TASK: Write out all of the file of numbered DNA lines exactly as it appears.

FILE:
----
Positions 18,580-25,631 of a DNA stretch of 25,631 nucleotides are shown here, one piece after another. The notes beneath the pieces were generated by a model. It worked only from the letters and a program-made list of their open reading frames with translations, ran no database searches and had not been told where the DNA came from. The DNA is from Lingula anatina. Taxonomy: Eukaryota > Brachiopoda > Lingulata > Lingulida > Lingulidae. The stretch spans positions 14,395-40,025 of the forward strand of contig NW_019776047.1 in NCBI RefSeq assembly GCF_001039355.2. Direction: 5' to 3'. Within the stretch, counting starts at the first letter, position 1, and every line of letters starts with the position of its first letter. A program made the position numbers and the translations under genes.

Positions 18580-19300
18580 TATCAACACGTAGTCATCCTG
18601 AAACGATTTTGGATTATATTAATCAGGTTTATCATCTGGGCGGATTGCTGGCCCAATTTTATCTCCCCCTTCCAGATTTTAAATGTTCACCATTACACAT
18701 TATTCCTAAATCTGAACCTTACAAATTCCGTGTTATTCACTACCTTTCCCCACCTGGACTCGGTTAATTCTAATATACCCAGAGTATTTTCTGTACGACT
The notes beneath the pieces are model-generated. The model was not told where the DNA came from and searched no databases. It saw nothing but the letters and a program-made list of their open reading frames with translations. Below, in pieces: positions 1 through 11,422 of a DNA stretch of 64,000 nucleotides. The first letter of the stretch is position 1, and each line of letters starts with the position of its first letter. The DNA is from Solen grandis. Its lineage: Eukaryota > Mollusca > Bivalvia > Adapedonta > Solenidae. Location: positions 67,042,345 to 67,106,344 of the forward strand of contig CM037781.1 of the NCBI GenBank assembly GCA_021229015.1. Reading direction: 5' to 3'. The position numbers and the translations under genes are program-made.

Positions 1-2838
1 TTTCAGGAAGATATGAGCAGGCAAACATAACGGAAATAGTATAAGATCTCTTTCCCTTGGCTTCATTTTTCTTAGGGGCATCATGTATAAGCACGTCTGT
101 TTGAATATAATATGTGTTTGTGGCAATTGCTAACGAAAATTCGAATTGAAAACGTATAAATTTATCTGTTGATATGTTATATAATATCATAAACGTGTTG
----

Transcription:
Positions 18,580-25,631 of a DNA stretch of 25,631 nucleotides are shown here, one piece after another. The notes beneath the pieces were generated by a model. It worked only from the letters and a program-made list of their open reading frames with translations, ran no database searches and had not been told where the DNA came from. The DNA is from Lingula anatina. Taxonomy: Eukaryota > Brachiopoda > Lingulata > Lingulida > Lingulidae. The stretch spans positions 14,395-40,025 of the forward strand of contig NW_019776047.1 in NCBI RefSeq assembly GCF_001039355.2. Direction: 5' to 3'. Within the stretch, counting starts at the first letter, position 1, and every line of letters starts with the position of its first letter. A program made the position numbers and the translations under genes.

Positions 18580-19300
18580 TATCAACACGTAGTCATCCTG
18601 AAACGATTTTGGATTATATTAATCAGGTTTATCATCTGGGCGGATTGCTGGCCCAATTTTATCTCCCCCTTCCAGATTTTAAATGTTCACCATTACACAT
18701 TATTCCTAAATCTGAACCTTACAAATTCCGTGTTATTCACTACCTTTCCCCACCTGGACTCGGTTAATTCTAATATACCCAGAGTATTTTCTGTACGACT
The notes beneath the pieces are model-generated. The model was not told where the DNA came from and searched no databases. It saw nothing but the letters and a program-made list of their open reading frames with translations. Below, in pieces: positions 1 through 11,422 of a DNA stretch of 64,000 nucleotides. The first letter of the stretch is position 1, and each line of letters starts with the position of its first letter. The DNA is from Solen grandis. Its lineage: Eukaryota > Mollusca > Bivalvia > Adapedonta > Solenidae. Location: positions 67,042,345 to 67,106,344 of the forward strand of contig CM037781.1 of the NCBI GenBank assembly GCA_021229015.1. Reading direction: 5' to 3'. The position numbers and the translations under genes are program-made.

Positions 1-2838
1 TTTCAGGAAGATATGAGCAGGCAAACATAACGGAAATAGTATAAGATCTCTTTCCCTTGGCTTCATTTTTCTTAGGGGCATCATGTATAAGCACGTCTGT
101 TTGAATATAATATGTGTTTGTGGCAATTGCTAACGAAAATTCGAATTGAAAACGTATAAATTTATCTGTTGATATGTTATATAATATCATAAACGTGTTG